1. Weight Stagnation or Weight Loss

Children who are still developing will naturally gain weight as they get older. If you notice your child isn’t gaining weight or has lost weight, it could indicate that they are trying to control their weight through restrictive behaviour.

2. Weight Fluctuation

Although some weight fluctuation can be normal throughout development, patterns of weight gain and weight loss are not. Usually, the gain and loss of weight will be quite noticeable and you, your family, or their friends may have commented on your child’s weight differences.

3. Anxiety

If your child is struggling with anxiety they may also feel a loss of control. Signs of anxiety include irritability, feeling of tension or dread, poor sleeping patterns, and nervous habits. Children who are body conscious may have anxiety that revolves around their body image such as the fear of being fat. If your child is self-conscious about their own body, they may project their insecurities onto others and make judgemental remarks about other people’s bodies or food habits.

4. Unusual Food Behaviours

While many children have food avoidances (or are picky eaters), children who restrict their food to lose weight typically display specific behaviours or nervous habits. These include:

  • Including avoiding mealtimes with the rest of the family
  • Holding or hiding food
  • Regularly cutting food into tiny portions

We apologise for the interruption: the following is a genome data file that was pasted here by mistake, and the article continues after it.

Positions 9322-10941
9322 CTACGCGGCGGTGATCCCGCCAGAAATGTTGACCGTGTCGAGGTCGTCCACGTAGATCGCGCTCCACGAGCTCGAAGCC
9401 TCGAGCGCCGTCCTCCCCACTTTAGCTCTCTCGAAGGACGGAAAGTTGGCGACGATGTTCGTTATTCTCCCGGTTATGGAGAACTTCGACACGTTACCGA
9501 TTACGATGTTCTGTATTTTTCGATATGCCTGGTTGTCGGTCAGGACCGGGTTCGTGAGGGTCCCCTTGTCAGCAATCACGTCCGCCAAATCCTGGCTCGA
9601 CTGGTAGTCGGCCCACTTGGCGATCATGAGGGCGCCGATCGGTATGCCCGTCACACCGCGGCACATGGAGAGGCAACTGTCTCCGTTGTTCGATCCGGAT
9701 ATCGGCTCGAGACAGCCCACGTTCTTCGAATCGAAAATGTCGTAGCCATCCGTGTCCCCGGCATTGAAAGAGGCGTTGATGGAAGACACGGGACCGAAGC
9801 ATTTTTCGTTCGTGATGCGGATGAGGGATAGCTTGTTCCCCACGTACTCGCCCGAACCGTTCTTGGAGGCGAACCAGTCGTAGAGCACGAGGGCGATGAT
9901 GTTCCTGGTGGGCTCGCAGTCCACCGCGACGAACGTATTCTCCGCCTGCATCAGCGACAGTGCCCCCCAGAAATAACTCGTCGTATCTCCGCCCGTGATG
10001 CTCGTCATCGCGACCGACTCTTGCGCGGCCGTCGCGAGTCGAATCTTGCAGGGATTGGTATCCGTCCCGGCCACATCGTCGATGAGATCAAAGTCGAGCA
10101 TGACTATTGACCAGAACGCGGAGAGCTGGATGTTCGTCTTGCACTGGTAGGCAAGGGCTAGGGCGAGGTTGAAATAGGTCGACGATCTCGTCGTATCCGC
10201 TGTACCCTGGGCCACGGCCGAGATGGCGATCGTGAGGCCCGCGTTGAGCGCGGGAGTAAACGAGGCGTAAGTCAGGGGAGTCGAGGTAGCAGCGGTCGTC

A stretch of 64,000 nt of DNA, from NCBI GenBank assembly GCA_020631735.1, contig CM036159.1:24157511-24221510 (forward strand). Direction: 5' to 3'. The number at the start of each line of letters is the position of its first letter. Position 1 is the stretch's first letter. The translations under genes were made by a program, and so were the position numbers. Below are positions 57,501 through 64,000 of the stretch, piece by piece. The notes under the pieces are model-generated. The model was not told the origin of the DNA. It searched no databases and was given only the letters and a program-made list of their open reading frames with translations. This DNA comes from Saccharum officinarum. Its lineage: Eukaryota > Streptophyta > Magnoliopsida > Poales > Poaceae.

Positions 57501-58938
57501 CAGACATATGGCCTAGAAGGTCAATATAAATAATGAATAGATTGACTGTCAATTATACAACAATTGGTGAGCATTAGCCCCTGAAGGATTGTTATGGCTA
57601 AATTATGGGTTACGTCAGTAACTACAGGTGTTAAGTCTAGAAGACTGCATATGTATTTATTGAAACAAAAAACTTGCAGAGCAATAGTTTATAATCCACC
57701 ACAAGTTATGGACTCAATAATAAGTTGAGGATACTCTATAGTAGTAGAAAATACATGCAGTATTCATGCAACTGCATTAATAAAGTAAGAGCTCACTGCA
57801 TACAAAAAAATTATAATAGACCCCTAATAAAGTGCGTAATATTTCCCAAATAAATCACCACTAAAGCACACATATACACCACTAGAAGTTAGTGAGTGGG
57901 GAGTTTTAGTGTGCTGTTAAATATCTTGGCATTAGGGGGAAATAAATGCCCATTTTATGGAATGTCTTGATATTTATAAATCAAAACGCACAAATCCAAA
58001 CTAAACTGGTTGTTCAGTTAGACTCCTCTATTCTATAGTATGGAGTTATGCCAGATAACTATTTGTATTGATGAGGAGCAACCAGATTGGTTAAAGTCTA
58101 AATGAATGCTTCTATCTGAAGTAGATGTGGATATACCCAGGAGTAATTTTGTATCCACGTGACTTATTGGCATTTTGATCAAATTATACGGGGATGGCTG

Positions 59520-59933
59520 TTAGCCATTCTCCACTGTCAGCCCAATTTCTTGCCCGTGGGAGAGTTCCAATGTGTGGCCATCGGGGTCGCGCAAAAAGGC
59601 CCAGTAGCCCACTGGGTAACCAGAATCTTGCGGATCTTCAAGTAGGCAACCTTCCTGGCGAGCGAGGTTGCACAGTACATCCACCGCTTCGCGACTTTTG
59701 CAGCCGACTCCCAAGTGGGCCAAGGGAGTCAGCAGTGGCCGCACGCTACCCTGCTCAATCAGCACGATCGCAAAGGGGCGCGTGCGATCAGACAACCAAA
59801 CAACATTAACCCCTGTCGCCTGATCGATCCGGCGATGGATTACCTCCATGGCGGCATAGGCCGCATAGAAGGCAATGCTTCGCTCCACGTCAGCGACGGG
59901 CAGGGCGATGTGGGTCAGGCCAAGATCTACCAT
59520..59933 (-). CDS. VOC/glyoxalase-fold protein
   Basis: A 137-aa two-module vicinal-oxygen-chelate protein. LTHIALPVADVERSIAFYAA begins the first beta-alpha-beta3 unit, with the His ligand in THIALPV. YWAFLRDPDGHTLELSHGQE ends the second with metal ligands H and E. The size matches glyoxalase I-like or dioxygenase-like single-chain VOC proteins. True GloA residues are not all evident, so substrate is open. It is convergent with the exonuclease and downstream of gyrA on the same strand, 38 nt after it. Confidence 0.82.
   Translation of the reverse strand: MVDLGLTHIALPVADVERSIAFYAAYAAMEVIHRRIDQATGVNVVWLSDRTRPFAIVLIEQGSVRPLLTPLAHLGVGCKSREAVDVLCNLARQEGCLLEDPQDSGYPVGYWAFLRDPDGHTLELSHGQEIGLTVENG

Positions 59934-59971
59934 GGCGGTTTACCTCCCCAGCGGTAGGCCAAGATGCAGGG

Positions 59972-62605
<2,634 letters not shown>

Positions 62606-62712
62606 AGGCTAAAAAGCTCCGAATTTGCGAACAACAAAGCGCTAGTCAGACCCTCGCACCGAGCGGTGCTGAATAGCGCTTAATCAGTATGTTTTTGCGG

• Refusing to eat
  • Using large quantities of condiments
  • Insisting on using certain utensils
  • liminating entire categories of food for non-medial reason (dairy, wheat, meat etc.)

5. Withdrawal from activities (especially ones that involve food)

If your child has seemed to lose interest in going out with family or friends it may be a sign they are trying to avoid situations that involve food. It is likely that they are trying to hide their food behaviours from others and events such as going out to dinner with friends will cause them to be anxious or agitated.

6. Interest in cooking and nutrition

Perhaps contradictory, an increase in the desire to cook or bake can be a sign or an eating disorder. However, while they may be interested in cooking, they will not be interested in eating the food and may offer the food to other family members instead. Sudden or increased interest in nutrition may also signal irregular behaviour. Examples include reading food labels or insisting on shopping for groceries.

7. Excessive exercise or compulsive exercise

Children who have a fear of gaining weight might also increase the amount or intensity of exercise. Behaviours might include stair walking, extra walk/runs, and firmly adhering to regimented exercise regime even if injuries or sickness.


If you believe your child may be suffering from an eating disorder it is important you reach out. We understand that it is important to work collaboratively with both your child and their role models. We are well equipped to provide well-rounded nutritional and psychological support for your and your child. Our team at WeightMatters can help give guidance to you and your family.